fbpx

LUCINDA WILLIAMS Good Souls Better Angels gets 7/10


Lucinda Williams
Good Souls Better Angels

Highway 20/Thirty Tigers

7/10

For many years Lucinda Williams has been categorised within the ‘alt-country’ sub-genre of music but you would be hard-pressed to fit her latest album Good Souls Better Angels into a country genre of any kind. It is blues-rock, sometimes just rock, that Williams is delivering. More specifically it is blues-rock powered by righteous anger.

Williams, like many Americans, has had her imagination consumed by the current political climate – or maybe, more the current moral climate. This album is a rocking exorcism; a screed not just against the President – and Williams has stated that even Man Without A Soul, a track many attributed to being Trump-inspired, isn’t necessarily just about him – but the characters that fit right within his realm; abusers, devils, and our very own worse instincts.

Starting with You Can’t Rule Me is a statement of dissent and power with a traditional blues-rock sound. It allows us to experience this album without feeling like Williams, our tour guide, has been overwhelmed by the feelings she is expressing within these songs. Yes, she is angry, sad and disappointed by these times, but she is not ruled by them. She will come out the other side, as will you.

Bad News Blues reminds me of later era Dylan with its grumbling laundry list of places bad news is following her to, and even Williams states Dylan as an inspiration for the record. Wakin’ Up and Down Past the Bottom are stripped of much of the traditional blues sounds that Bad News Blues explores and what is left are propulsive rock songs. Wakin’ Up is a song about coming out of a bad relationship. It starts with escalating descriptions of the abusive relationship, leading to a final repeated refrain of “but I’m waking up from a bad dream.” Williams is going down into the darkness but she is offering light at the end of the tunnel.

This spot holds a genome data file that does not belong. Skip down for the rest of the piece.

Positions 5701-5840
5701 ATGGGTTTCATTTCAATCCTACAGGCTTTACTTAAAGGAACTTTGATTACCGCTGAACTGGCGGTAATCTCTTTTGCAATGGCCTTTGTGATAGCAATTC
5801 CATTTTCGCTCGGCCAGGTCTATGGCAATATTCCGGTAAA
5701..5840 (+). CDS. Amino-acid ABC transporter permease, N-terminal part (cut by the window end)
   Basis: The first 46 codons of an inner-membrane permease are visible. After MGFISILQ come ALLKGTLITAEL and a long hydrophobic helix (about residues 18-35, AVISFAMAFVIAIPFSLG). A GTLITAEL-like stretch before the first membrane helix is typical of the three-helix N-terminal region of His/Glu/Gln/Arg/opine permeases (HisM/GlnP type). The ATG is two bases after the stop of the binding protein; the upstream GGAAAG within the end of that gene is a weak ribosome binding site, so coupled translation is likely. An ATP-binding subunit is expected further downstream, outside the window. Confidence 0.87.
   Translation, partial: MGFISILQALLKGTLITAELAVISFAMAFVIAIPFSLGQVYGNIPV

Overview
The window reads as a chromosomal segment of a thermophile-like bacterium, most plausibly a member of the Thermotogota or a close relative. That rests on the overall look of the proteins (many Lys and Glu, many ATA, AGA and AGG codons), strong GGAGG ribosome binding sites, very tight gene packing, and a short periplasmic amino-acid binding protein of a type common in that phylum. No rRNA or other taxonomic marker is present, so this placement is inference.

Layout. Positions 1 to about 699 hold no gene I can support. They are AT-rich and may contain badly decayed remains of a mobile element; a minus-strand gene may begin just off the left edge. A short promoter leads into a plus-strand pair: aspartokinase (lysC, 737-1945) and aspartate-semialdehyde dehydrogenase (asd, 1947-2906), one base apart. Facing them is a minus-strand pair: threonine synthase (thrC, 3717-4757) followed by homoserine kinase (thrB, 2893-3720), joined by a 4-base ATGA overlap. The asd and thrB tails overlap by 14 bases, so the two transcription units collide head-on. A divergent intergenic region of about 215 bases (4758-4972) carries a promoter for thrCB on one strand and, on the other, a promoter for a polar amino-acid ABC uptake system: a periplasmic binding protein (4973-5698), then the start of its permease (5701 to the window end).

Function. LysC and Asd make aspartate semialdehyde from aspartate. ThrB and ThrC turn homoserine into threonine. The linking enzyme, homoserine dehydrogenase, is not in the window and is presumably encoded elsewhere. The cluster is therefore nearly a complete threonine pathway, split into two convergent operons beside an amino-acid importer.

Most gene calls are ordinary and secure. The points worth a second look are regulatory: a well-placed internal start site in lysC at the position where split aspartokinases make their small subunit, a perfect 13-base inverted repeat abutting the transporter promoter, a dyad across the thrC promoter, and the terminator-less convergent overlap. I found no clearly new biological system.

Personally I have always preferred my Williams forlorn, the kind of music you listen to late at night when you don’t want to fight your loneliness but would rather settle into it. Big Black Train, When the Way Gets Dark and particularly Shadows & Doubts fit this bill. Reprieves from the harder anger and instrumentation of the surrounding tracks, these are quieter looks at the other side of the coin. What do we do after our anger?

Williams recorded Good Souls Better Angels on the quick with just her touring band. This has lent the album a straightforward sound, and probably contributed to the more blues/garage-rock direction. This is a robust album, a burning off of anger with an after shot of reflection and hope.

“You’ve got your battles, you’ll fight your way out” Williams sings on Shadows & Doubts and in Good Souls Better Angels she’s waking up to the bad relationships, calling out the guilty and seeing the end of the dark night. She’ll “pray the devil back to hell”, and what is music if not a kind of prayer?

Either a loud repudiation of evil or a quiet mediation on the way forward – Good Souls Better Angels covers both and is worth your time. Whether you want to dive deep into your sadness or your anger, Lucinda Williams has you covered.

JAS HUGHES

Comments are closed.